On January 30, 2023, the Biden Administration announced that the COVID-19 national emergency and public health emergency declarations would come to an end on May 11, 2023. This would formally restructure the federal coronavirus response to treat the virus as an endemic threat to public health that can be managed through agencies' normal authorities.
So, are we finally getting back to normal? COVID is by no means over, there are still plenty of cases daily, but it is on the downtrend and is no longer taking over our everyday lives. With COVID restrictions loosening across the world, many are ready just to accept it as part of everyday life and try to return to normal.
It's been a long road. These emergency declarations began in early 2020 and provided flexibility in a range of areas, from Medicare to Medicaid and many realms of employee benefits. During the past few years, millions of Americans received free COVID tests, treatments, and vaccines during the pandemic. Once the state of emergency ends, so will these benefits. In addition, during the past few years, Congress passed new legislation, including the Families First Coronavirus Response Act (FFCRA), the Coronavirus Aid, Relief, and Economic Security (CARES) Act, the American Rescue Plan Act (ARPA), the Inflation Reduction Act (IRA), and the Consolidated Appropriations Act (CAA) which provided additional flexibilities due to the emergency declarations. So it's important to keep in mind that many of these provisions will also expire 60 days after the national emergency ends ("The Outbreak Period").
Here are some benefits that will end:
- Beneficiaries in traditional Medicare and Medicare Advantage pay no cost sharing for COVID-19 at-home testing
- Medicaid & CHIP: COVID-19 testing, vaccinations, and treatment services for uninsured individuals are covered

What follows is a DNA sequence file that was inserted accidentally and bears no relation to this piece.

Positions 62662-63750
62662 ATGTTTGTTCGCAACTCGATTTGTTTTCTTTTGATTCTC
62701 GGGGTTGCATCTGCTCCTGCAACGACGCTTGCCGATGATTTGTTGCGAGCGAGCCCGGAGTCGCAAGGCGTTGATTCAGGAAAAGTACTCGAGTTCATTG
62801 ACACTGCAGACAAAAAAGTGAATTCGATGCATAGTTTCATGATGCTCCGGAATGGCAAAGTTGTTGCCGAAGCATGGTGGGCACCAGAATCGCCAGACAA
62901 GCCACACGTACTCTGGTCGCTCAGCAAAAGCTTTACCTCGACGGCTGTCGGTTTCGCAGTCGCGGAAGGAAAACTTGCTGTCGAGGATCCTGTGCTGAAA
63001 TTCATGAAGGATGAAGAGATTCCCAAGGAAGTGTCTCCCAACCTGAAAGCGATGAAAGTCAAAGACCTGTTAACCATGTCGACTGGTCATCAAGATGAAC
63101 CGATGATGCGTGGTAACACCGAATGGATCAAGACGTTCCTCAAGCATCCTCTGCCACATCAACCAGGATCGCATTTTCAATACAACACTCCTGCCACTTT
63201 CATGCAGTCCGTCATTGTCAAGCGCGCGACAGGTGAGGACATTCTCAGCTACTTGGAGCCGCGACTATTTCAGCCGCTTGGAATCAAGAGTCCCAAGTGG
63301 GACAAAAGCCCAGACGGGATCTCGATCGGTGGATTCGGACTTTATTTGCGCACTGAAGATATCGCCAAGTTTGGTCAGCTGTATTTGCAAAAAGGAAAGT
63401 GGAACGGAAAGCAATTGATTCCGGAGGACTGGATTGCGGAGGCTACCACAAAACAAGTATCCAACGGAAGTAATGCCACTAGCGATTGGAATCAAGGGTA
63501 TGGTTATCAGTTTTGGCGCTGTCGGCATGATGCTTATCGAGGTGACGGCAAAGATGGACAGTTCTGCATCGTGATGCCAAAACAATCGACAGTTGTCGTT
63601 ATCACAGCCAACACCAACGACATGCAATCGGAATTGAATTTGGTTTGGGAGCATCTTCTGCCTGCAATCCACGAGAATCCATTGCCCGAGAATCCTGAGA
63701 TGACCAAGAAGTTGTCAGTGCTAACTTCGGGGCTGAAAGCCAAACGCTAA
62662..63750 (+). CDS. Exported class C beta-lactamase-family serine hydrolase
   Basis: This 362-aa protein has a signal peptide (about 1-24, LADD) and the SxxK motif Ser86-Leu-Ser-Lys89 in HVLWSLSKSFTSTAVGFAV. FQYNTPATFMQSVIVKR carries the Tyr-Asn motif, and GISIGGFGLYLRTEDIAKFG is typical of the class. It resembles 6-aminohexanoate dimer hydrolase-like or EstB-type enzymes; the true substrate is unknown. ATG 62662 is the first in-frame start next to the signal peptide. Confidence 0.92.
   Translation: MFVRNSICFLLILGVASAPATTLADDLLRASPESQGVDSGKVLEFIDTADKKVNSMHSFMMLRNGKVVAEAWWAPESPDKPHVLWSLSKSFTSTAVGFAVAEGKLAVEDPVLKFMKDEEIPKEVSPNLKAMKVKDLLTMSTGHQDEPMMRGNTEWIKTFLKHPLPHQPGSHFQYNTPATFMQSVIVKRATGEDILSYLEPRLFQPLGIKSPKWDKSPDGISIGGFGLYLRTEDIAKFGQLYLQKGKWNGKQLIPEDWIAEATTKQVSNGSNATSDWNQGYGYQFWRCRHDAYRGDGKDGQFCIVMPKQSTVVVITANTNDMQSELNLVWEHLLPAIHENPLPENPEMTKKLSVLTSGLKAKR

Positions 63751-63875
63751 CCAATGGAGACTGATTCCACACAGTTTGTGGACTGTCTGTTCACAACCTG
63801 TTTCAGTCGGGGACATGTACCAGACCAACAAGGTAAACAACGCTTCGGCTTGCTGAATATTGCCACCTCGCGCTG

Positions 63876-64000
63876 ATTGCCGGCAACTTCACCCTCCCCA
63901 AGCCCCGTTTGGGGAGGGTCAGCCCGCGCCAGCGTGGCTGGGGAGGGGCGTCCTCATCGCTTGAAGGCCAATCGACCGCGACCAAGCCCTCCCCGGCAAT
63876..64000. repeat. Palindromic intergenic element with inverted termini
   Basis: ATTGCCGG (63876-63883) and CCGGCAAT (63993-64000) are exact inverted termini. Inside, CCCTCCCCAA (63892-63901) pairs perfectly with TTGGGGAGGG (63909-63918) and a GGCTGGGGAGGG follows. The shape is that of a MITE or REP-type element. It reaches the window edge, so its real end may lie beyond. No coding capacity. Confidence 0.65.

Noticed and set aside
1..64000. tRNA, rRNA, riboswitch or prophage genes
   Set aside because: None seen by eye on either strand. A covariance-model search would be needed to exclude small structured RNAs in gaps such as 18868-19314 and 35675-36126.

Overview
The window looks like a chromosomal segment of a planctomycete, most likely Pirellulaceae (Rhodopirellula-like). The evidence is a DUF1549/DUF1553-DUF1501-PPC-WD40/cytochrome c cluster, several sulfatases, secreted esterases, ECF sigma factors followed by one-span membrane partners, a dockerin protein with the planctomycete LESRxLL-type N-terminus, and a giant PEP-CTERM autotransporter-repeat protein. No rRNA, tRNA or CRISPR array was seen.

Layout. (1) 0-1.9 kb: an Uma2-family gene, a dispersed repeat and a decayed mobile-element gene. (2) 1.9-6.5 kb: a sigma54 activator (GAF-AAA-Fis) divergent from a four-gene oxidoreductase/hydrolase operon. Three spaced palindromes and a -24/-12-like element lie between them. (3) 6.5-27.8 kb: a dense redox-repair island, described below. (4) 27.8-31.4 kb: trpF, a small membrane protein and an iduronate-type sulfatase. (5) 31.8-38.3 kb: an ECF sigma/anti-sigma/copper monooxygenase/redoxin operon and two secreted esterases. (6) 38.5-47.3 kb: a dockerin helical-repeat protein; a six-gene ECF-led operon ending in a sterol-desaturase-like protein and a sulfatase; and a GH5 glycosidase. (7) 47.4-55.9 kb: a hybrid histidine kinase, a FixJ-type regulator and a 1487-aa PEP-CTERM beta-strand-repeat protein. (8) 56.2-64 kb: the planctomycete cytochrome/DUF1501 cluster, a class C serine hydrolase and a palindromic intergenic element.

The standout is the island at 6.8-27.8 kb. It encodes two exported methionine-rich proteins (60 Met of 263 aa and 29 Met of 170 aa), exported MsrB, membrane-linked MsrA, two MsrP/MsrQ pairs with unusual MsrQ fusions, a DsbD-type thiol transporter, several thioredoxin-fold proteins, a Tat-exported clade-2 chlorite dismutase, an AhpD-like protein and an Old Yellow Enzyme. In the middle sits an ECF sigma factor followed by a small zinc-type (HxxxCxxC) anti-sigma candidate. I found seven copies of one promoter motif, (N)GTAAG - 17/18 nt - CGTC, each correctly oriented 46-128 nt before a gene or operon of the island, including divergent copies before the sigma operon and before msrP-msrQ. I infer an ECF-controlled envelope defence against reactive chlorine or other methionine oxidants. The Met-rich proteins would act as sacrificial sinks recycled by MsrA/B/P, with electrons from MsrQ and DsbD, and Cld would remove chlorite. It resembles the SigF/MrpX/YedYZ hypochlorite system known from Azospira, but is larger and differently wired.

- Group and individual health insurance plans are required to cover COVID-19 tests and testing-related services without cost-sharing or prior authorization
- Disaster-Relief State Plan Amendments (SPAs) allow HHS to approve state requests to make temporary changes to address eligibility, enrollment, premiums, cost-sharing, benefits, payments, and other policies differing from their approved state plan during the COVID-19 emergency
- Extension of election and notice deadlines for COBRA and other group health plan provisions must now disregard "The Outbreak Period" (ends 60 days after end of national emergency), which includes:
- 60-day election period for COBRA continuation coverage
- Date for making COBRA premium payments
- Deadline for employers to provide individuals with notice of their COBRA continuation rights
- 30-day (or 60-day in some cases) Special Election Period (SEP) to request enrollment in a group health plan
- 12-month extension for run-out periods for Consumer Driven Health Plans like Flexible Spending Accounts and Health Reimbursement Arrangements
- Beginning April 1, states will be able to start processing Medicaid redeterminations and disenrolling residents who no longer qualify, which will cause millions to lose coverage
We will continue to keep you informed as we navigate through 2023. In the meantime, follow us on LinkedIn, Facebook, and Twitter for more. And as always, if you have any questions or are interested in how Medcom can help you and your team, please feel free to contact us.